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Long-term strategy needed to tackle dengue

Statesman News Service |

Hundreds of people in the Capital have been struck by dengue and chikungunya fever in recent months, putting medical services under strain and highlighting the need for a long-term strategy to fight the potentially lethal vector-borne diseases. 

Health experts opine that it&’s a sort of annual plague and hidden epidemic. As many as 2,800 cases due to the two vector-borne diseases have been reported so far this year and a committee set up by the Delhi government to look into the recent deaths has claimed that there has been no confirmed fatalities due to the two vectorborne diseases so far. 

However, a total 20 fatalities -13 chikungunya-related and seven due to dengue -have been reported by several hospitals, including Sir Ganga Ram, Apollo, AIIMS, Hindu Rao and Max,were reviewed by the committee. Seven of the 13 chikungunya victims belonged to Uttar Pradesh, including two from Ghaziabad, and five from Delhi. 

"Many of the patients diagnosed in Delhi are coming from the NCR region. Hospitals are overwhelmed as thousands of people with symptoms such as high fever, vomiting and joint pain seek treatment," said Dr NP Singh, Max Hospital. 

Experts say there is no dedicated treatment for the virus, and patients are generally asked to rest, drink plenty of fluids and take medication to bring down fever and reduce joint pains. "Outbreaks like the current dengue and chikungunya cases can have significant impact on health system. These patients are acutely ill with severe symptoms and need to be treated fast to avoid complications," said Singh. The size of the outbreak has forced some hospitals to make tough choices. 

At the government-run Safdarjung Hospital, the fever clinic having 22 beds struggled to deal with patients.Staff from non-clinical wards of the hospital was also deployed and the hospital claimed they were conducting tests and providing blood reports to patients within two hours. At the All India Institute of Medical Sciences (AIIMS), the authorities also devised a series of public lectures to prevent the spread of panic.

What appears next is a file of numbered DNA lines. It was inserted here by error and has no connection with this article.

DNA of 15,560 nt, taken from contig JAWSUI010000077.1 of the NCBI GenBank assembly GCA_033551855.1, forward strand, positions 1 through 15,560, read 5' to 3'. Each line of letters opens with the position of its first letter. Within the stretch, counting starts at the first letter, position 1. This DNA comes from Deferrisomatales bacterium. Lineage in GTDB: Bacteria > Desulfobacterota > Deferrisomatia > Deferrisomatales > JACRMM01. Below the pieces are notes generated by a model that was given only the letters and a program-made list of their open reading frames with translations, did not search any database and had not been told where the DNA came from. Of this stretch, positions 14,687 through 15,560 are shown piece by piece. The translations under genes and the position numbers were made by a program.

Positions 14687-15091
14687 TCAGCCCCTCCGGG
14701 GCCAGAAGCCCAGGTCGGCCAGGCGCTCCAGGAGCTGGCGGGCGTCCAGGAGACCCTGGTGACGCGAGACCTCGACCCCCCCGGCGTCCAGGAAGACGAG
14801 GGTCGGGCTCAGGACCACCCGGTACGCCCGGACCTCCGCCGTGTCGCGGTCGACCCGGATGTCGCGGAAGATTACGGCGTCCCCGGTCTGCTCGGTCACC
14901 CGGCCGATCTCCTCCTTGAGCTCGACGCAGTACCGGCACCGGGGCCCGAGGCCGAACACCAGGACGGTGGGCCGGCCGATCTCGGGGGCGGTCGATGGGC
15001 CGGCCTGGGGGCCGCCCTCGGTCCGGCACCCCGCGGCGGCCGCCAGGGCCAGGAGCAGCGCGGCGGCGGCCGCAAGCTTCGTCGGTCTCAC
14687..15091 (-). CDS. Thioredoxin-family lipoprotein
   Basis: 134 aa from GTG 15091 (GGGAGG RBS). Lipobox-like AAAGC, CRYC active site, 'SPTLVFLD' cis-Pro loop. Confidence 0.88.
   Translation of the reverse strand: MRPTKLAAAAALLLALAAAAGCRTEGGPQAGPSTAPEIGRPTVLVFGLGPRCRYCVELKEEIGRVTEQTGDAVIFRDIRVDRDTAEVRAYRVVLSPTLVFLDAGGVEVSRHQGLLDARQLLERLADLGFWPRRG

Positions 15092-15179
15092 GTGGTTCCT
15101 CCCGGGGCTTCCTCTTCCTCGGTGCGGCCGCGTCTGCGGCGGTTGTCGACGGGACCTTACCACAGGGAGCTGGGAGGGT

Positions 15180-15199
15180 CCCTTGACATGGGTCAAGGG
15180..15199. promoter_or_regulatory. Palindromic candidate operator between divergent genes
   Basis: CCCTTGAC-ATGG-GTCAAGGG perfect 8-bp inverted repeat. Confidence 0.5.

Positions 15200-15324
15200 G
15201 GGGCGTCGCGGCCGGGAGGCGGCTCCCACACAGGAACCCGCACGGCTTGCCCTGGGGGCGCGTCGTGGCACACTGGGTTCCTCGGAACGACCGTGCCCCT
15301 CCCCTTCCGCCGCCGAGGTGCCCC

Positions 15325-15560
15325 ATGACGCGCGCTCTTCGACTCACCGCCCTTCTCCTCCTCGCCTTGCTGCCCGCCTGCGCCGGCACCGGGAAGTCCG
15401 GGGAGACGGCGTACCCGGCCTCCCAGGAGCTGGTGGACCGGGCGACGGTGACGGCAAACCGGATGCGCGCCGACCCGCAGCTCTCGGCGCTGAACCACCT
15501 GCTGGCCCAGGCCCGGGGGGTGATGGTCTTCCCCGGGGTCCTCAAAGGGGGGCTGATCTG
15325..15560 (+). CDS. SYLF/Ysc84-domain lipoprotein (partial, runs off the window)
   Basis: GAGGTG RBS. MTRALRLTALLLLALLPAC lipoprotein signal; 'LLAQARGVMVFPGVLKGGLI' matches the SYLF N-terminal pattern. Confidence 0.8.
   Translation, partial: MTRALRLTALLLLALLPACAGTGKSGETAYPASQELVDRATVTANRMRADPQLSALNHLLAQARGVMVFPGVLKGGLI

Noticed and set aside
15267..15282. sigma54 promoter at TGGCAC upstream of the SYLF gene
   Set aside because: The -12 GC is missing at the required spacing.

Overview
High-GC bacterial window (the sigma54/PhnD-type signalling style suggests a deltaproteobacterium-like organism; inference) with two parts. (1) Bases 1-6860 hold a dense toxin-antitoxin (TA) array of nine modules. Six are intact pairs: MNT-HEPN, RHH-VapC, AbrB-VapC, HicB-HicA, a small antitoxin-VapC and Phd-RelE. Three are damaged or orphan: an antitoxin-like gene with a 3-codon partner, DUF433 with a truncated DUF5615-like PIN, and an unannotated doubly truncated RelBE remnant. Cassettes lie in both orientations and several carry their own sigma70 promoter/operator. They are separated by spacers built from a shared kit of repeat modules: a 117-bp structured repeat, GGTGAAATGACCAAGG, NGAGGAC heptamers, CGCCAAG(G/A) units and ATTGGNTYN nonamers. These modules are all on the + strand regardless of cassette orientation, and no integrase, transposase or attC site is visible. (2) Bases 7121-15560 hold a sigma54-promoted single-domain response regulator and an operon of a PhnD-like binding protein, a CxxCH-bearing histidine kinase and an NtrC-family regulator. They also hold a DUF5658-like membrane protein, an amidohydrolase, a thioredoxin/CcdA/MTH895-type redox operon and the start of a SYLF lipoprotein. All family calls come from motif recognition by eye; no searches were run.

According to AIIMS spokesperson Dr Amit Gupta, "Lab technicians have been specially deployed in the emergency to run public campaigns and public lectures on chikungunya and dengue. This has been happening since before the monsoon."

Health experts said that explosion in dengue and chikungunya cases is closely linked to rise in urban living as well as increased movement of people and goods. "For dengue to strike you needs concentrated areas of people – it’s a city-based disease and a tricky one to eradicate because the dengue mosquito bites during the day, unlike the malaria mosquito," said an expert said. 

The dengue mosquito usually lives inside houses or in courtyards and typically lays its eggs in flower pots or other places with a water source. Dengue fever is a mosquito-borne disease with no known cure or vaccination that strikes fear into the hearts of the Delhi’ites when it arrives with the monsoon rains. Health experts say that while much attention was focused on eradicating malaria, which has higher mortality rates,the fight against dengue and chikungunya lacked a long-term plan and focused on controlling outbreaks instead. 

Instead, it requires a shift in approach from responding to isolated outbreaks to investment in strategies that cover effective vector control, access to health services and early clinical management. Out of the total cases this season, 202 have been recorded in south Delhi, followed by 148 in north Delhi and 57 in east Delhi, the report said. 

For South Corporation, which reported the highest number of people diagnosed with chikungunya, its fourzone recorded cases are as follows–West (56), Central (57), South (56) and Najafgarh (33). According to South Corporation, 64 cases of chikungunya were reported last year. Meanwhile, IMA president-elect Dr K K Aggarwal cautioned about chikungunya virus (CHIKV) that can cause CHIKV-associated encephalitis.

"Children younger than one year and adults over 65 years or older have the highest incidence of CHIKV-associated encephalitis," he said, claiming such cases are occurring in Delhi.